This article was originally published at DC Infinite on July 31, 2014.
The Sandman: Overture #3 is really good. Of course it is.
Neil Gaiman will be receiving a lot of well deserved acclaim for this issue, and the series as a whole. He expands upon an already extensive mythology, weaving together a wide variety of characters and concepts and creating an enthralling universe. But the truth is that the writing could be utterly vapid and it would still succeed on a massive scale. To provide Gaiman with the majority of the credit for this comic is to be ignorant of the contributions of his collaborators, each of them a master of their craft.
J.H. Williams III is already a star and this comic shows why. Page layouts are intricate, yet conducive to reading. Every page, except for the first and final ones, are crafted as horizontal spreads. It reads as comics in widescreen and is particularly remarkable on high resolution screens. The extra space also allows for Williams to experiment with form. In one spread, he transforms panels into the shape of an outspread hand, a universal gesture to stop. It highlights the warning of the kindly ones on this page, connecting to both the original Sandman series as well as the story at hand. Every spread incorporates some element like this, building stories across maps or blurring vertical panels to portray the false nature of a frame story.
Williams’ design work is also top notch. All of the work is distinctive and clearly belongs to his pens and brushes. However, the style alternates depending on the setting and who is present. There is a baseline, established on pages 4 and 5 where Dream is walking across the desert. Detailed linework represent it as the most ordinary setting of the story. When Dream uses his powers to defeat two thieves or tell a story, the line work takes on qualities more similar to a painting, smooth and fluid. When attacked by a swarm of beetles, the grid and drawings become more rigid.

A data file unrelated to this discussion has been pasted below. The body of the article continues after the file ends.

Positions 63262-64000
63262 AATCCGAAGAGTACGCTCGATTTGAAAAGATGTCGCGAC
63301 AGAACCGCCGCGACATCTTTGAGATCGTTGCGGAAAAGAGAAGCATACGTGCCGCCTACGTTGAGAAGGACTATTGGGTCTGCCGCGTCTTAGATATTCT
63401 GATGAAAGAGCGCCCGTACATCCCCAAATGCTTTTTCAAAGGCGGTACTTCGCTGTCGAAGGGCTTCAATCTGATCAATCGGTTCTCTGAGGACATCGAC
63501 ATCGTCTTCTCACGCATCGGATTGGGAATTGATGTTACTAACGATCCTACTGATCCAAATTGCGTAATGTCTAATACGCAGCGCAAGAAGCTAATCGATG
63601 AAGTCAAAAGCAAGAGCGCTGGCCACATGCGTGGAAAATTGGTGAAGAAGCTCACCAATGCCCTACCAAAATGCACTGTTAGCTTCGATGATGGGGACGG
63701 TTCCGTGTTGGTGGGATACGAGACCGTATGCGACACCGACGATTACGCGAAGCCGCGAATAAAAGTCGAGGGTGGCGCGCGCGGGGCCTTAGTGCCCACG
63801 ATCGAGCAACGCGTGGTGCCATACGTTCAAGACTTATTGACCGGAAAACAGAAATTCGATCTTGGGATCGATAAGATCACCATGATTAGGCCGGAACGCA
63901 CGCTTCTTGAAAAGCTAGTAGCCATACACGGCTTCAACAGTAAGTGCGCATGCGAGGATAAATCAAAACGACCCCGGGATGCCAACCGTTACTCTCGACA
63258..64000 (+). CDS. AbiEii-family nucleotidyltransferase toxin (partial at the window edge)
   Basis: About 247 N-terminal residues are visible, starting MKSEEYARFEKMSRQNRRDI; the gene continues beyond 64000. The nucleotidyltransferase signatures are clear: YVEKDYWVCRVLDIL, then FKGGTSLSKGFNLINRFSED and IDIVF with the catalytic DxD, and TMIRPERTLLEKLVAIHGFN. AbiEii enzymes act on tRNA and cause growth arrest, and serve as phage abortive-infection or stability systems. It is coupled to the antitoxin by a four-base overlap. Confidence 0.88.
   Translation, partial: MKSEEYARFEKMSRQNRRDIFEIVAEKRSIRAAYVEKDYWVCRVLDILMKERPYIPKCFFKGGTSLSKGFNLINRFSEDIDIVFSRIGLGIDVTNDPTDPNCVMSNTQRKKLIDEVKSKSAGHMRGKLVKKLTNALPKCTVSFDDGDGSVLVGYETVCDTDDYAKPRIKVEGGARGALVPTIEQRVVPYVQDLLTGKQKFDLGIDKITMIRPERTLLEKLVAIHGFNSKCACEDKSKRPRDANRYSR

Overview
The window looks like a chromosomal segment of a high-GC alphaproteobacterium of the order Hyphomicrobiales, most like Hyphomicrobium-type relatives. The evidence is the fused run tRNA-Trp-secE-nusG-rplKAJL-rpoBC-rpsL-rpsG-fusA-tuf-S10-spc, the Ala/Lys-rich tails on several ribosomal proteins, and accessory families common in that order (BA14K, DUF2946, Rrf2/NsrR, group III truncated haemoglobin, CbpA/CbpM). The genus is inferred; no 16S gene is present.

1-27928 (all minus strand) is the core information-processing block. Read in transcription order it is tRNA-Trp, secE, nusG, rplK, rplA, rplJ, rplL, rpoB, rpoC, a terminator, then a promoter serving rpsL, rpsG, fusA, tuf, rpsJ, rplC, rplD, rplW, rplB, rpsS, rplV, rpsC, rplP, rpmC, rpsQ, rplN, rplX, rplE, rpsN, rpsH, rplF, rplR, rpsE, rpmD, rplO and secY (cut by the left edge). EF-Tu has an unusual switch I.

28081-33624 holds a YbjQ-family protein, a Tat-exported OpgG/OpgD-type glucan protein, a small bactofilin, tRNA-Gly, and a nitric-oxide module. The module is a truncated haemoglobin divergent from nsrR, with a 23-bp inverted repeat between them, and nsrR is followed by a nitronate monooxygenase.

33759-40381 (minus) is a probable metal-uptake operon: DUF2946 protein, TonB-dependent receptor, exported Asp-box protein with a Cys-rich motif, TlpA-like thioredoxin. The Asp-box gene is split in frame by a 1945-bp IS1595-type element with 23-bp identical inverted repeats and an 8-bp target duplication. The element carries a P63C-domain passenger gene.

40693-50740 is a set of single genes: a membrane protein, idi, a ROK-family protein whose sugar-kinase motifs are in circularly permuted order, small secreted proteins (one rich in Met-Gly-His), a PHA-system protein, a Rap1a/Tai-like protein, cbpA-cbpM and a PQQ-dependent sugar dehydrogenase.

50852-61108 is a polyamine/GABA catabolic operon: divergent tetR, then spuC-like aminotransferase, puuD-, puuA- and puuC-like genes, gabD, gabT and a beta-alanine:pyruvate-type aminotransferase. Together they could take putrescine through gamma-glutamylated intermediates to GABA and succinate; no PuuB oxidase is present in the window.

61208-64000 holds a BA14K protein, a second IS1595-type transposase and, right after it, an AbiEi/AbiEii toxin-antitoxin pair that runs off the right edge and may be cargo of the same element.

Dave Stewart’s colors are what really bring Williams’ pencils and inks to life. Their lush blended quality of his colors reflect the dreamlike nature of the work perfectly. As the landscape and modes of storytelling shift almost every page, so do the colors in order to reflect the changes. Visual cues are formed by these shifts. The frame story is denoted by the dramatic change in light before any words or images explain what is occurring. When that story is broken and revealed to be a lie, distinct and dark colors seize the page away and inform the return to the central plot. Stewart’s work is certainly gorgeous, but it is also integral to the storytelling.
That same thought applies to Todd Klein’s lettering. Klein has been working on Sandman since its inception. From the first issue of the series to this one, his work has elevated the story by providing personality for characters and incorporating speech into the art. Every individual provides a speech bubble unique to them. They all feel natural and fit the established tone of the art and the personas to which they are attached. Even the tails of speech bubbles inform the characters. Dreams bubbles are always tailed with long flowing lines, while the rigidly structured beetle swarm uses a geometric line that turns only in right angles.
The only members of this team whose roles are not obviously visible in the work are Shelly Bond and Sara Miller, the editorial team. Without access to scripts and e-mails, it is almost impossible to see their hand in the work. However, the ultimate quality of the comic speaks volumes of their abilities to guide and coordinate this team.
The appearance of this issue is flawless. Its only struggles come from the story itself. Sandman Overture is enjoyable for fans seeking more of Gaiman’s expansive mythos and its flights of fancy will please fans of fantasy. However, its characters leave the page somewhat cold. There is no room here for readers to see reflections of themselves or take away aspects of their own lives. Its scale is so grand and characters so distant, that it lacks a human element. In the original series this element was slowly developed through family dynamics and Morpheus’ handling of past relationships. Here it is absent and that distance creates a gap between reader and story.
The Sandman: Overture is an obvious success. It is almost unassailable as an example of comics craftsmanship. This is the result of a team of extremely talented creators working in concert to tell a story together. A comic collaboration of this caliber cannot and should not be attributed to any one talent. It is the accomplishment of a team.